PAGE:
Over the last year, stories pointing to a bright future for deep neural networks and deep learning in general have proliferated. However, most of what we have seen has been centered on the use of deep learning to power consumer services. Speech and image recognition, video analysis, and other features have spun from deep learning developments, but from the mainstream view, it would seem that scientific computing use cases are still limited.
Deep neural networks present an entirely different way of thinking about a problem set and the data that feeds it. While there are established approaches for images and speech patterns both in terms of training and inference, research areas that could benefit are still lagging somewhat behind. Further, as we have described here in the context of Baidu, Yahoo, and others, training datasets aren’t the only challenge—there are also unique hardware requirements. Separate training clusters, almost always powered by GPUs, are needed for deep learning at scale, and having tailored systems for the inference side of deep learning workflows is also helpful. Not all research centers have resources that are divided in this way, but for some centers, it is still possible to tailor around existing algorithmic and hardware constraints and achieve notable results.
This is happening already in the area of climate research where scattered efforts are tweaking existing deep learning frameworks to detect patterns, including forthcoming dangerous weather patterns. Instead of doing this on specialized training and execution clusters, some are using high performance computing systems, just as they would for their existing HPC simulation and modeling tasks.
Most recently, the blend of existing HPC systems and deep neural networks allowed climate researchers at the National Energy Research Computing Center (NERSC) to achieve quite high classification accuracy of potentially threatening climate events. The team was able to achieve between 80% to 90% which represents “the first time that deep convolutional neural networks have been applied to tackle climate pattern recognition problems.” According to the NERSC team, “this successful application could be a precursor for tackling a broad class of pattern detection problems in climate science.”
What is most interesting about this effort in terms of how deep learning might be applied in traditional supercomputing application areas is that a standard supercomputer was used for both the training and inference. Model training and testing all took place on the Cray XC30 “Edison” supercomputer as well as the new “Cori” supercomputer, both of which are at NERSC. The team says they mainly used single-node CPU backend of NEON, the open source library for deep learning from Nervana Systems. The optimization work to tweak the CNN was done on the 32 cores of the Cori Haswell-based system. No GPUs, apparently, were harmed in the making of these climate studies—a strange circumstance, since nearly every single one of the deep learning use cases at scale we have described here at The Next Platform uses a CPU-only approach to model training.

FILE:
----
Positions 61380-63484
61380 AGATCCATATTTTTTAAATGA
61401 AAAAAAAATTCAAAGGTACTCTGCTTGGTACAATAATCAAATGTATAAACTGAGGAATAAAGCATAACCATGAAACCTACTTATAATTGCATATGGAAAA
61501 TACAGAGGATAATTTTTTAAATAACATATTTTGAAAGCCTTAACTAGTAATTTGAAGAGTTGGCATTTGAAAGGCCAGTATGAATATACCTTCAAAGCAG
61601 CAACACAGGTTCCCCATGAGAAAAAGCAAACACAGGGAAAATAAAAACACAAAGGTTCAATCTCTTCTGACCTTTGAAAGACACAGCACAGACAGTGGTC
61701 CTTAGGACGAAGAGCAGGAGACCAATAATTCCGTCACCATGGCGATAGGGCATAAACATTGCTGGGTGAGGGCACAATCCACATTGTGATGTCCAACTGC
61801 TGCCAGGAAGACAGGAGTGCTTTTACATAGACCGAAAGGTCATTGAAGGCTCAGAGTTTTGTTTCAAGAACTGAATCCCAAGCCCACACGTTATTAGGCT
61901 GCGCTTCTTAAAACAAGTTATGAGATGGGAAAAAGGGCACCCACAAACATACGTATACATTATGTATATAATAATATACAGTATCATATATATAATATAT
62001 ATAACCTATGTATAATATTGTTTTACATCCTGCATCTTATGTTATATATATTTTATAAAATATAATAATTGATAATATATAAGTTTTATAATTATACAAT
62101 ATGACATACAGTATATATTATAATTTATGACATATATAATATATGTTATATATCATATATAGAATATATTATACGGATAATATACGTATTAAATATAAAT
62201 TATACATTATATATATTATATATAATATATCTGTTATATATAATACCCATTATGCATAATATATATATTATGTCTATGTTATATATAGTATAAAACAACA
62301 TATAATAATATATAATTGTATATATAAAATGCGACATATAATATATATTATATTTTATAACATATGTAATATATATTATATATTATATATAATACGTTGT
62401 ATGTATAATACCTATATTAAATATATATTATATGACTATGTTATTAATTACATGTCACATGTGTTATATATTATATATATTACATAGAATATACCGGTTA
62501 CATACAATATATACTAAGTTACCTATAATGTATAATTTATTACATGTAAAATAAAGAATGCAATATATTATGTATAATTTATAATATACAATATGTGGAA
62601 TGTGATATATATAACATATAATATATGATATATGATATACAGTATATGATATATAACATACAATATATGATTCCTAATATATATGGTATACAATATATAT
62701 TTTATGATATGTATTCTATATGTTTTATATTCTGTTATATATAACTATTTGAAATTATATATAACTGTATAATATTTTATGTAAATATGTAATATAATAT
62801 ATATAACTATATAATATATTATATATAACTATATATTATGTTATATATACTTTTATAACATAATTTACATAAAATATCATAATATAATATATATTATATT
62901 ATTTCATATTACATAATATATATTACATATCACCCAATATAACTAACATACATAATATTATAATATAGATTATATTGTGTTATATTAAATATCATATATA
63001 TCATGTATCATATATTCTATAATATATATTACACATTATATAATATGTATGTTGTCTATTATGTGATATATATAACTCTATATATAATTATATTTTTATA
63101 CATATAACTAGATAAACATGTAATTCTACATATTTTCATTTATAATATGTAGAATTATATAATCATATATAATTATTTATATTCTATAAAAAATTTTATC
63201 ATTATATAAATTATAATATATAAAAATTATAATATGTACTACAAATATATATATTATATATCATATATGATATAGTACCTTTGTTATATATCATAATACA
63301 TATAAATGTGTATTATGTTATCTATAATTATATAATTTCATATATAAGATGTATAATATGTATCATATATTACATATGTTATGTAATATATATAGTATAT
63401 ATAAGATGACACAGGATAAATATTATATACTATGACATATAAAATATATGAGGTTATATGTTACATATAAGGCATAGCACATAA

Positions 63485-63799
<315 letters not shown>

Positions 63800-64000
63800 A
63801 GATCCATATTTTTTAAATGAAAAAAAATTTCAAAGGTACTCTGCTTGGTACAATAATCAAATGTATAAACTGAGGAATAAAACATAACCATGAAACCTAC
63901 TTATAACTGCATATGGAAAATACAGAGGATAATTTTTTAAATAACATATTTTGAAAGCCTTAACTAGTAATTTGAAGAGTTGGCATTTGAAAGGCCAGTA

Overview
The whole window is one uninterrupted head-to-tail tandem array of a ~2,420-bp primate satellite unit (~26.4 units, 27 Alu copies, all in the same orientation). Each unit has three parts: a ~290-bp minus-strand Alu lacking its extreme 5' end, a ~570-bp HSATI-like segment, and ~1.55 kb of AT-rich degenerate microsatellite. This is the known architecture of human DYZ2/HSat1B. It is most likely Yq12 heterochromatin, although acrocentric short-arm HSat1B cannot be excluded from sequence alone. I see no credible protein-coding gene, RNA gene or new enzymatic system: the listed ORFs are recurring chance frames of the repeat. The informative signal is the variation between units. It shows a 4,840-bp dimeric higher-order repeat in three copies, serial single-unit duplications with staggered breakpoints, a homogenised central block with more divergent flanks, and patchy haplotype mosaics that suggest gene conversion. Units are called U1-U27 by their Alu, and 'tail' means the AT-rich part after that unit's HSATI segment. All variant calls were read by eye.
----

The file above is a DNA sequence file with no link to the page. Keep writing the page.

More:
“Deep neural networks learn high-level representations from data directly, therefore protentially avoiding traditional subjective thresholding based criteria of climate variables for event detection.”
Also of interest, the teams used conventional convolutional neural network approaches but adapted the models and training based on the relative size and other factors of the training set. In short, adapting existing CNN approaches to climate science took some retailoring, both on the algorithmic and hardware capabilities side, but it does show a path forward for climate research, and of course, other areas in scientific computing where classification, optimization, and understanding across complex and changing datasets is required. Unlike things like ImageNet where the training set are pre-labeled images, the NERSC team’s training set consisted of several continuous spatial variables (including pressure, temperature, precipitation, etc.) that are stacked together into “image patches”. The CNN is built around this to classify key extreme weather events.
As the team describes, one of the biggest challenges for forecasting potentially dangerous weather events lies with human variance—something CNNs work around. “Existing extreme climate event detection methods all build on human expertise in defining relevant events based on evaluation of relevant spatial and temporal variables on hard and subjective thresholds….However, there is no universally accepted set of criteria for what defines a tropical cyclone [or other extreme event].”
According to the NERSC team, this study, which focused on using CNNs for classifying cyclones, atmospheric rivers, and weather fronts individually, might be extended in the future to include training a single neural network for all three events.